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Up to 4 hours' after-effects of exercise on the way to school...

Children who cycle or walk to school demonstrate a measurable increase in concentration that lasts for up to four hours, a Danish study has found.

The survey, part of a project named 'Mass Experiment 2012', looked at nearly 20,000 Danish children from the ages of five to 19.

The project aimed to find the connection between diet, exercise and concentration.

To the surprise of Niels Egelund of Aarhus University in Denmark, who conducted the research, the effect of exercise was greater than that of diet:

"The results showed that having breakfast and lunch has an impact, but not very much compared to having exercised," he told AFP.

"As a third-grade pupil, if you exercise and bike to school, your ability to concentrate increases to the equivalent of someone half a year further in their studies," he added.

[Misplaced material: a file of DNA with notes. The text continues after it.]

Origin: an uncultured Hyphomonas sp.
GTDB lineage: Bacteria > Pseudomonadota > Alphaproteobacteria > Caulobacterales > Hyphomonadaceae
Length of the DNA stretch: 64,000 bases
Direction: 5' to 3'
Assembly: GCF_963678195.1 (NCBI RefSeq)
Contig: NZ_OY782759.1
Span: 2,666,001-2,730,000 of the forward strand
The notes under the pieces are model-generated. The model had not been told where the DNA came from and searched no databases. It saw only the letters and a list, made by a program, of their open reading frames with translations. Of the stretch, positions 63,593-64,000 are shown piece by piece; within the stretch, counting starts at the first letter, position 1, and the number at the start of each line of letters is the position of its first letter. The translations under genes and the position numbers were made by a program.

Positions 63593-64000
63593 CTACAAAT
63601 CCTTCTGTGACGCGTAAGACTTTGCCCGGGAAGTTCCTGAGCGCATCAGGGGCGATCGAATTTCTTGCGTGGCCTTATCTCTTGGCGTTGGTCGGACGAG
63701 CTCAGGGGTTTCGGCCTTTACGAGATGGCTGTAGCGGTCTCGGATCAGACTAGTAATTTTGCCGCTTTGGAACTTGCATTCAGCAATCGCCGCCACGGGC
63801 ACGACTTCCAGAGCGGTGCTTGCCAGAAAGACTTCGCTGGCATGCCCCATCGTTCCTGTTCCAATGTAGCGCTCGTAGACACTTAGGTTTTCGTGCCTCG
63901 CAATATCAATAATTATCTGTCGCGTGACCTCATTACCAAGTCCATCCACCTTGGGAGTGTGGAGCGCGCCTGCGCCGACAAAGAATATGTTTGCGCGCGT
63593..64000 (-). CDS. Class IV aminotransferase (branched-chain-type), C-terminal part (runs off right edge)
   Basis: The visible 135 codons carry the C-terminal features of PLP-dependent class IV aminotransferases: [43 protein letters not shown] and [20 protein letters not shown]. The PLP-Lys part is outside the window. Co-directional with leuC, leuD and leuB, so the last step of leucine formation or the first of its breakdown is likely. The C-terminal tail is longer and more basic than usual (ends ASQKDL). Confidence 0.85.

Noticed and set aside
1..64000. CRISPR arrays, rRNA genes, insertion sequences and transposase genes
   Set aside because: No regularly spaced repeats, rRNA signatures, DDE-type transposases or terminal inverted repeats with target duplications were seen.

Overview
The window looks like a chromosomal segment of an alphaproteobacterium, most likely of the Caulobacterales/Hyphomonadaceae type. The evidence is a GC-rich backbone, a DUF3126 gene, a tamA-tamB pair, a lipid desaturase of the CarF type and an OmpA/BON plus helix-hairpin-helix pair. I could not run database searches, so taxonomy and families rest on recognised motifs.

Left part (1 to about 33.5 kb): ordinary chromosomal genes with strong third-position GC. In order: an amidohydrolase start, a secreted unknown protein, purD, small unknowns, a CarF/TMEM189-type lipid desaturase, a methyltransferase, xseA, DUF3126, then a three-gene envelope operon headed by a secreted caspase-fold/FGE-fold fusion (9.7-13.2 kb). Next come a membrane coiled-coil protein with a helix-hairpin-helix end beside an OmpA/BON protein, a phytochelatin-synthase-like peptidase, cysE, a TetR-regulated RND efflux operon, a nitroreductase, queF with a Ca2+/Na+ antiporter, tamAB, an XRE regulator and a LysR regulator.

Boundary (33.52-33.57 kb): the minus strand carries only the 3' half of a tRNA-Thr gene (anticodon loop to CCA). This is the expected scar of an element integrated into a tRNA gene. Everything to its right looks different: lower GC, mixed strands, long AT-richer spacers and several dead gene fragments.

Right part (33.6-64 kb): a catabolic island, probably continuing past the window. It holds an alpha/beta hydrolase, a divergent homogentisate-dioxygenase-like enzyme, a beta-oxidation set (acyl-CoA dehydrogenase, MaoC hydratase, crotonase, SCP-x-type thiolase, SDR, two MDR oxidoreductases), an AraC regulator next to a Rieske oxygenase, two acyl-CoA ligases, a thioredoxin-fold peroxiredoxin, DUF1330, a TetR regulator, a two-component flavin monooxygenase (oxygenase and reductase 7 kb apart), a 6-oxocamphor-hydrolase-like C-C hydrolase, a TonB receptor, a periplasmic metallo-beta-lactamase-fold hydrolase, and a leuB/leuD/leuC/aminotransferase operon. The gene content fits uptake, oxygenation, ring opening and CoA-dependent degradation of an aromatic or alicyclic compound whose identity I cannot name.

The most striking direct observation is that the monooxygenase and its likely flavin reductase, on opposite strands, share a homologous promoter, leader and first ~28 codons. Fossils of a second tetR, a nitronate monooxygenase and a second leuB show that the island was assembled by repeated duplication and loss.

“I believe that deep down we were naturally and originally not designed to sit still.

“We learn through our head and by moving. Something happens within the body when we move, and this allows us to be better equipped afterwards to work on the cognitive side.”

According to the Guardian, in 2011 only 1% of primary and 2% of secondary school children cycled to school.

And of course it's often the case that the schools don't help - we brought to your attention the case of Sam O'Shea, who was aged 11 when he was banned from riding to his school in Portsmouth, with staff at St Paul’s Primary School citing a lack of storage space and dangerous roads around the school as the reason for their stance, even though Sam’s mother, Angela, spent months arguing that Sam's one-mile journey, almost all on cycle paths, was safe, a view supported by an official risk assessment.

And school sports are on the wane too - a Department for Education study found that across Years 1 – 13, only 55% of pupils participated
in just three hours of PE and out of hours school sport during the 2009/10 academic year - and that was an increase on previous levels.

After an unpromising start, having to be bribed by her parents to learn to ride without stabilisers, Sarah became rather keener on cycling in her university years, and was eventually persuaded to upgrade to proper road cycling by the prospect of a shiny red Italian bike, which she promptly destroyed by trapping a pair of knickers in the rear derailleur. Sarah writes about about cycling every weekend on road.cc.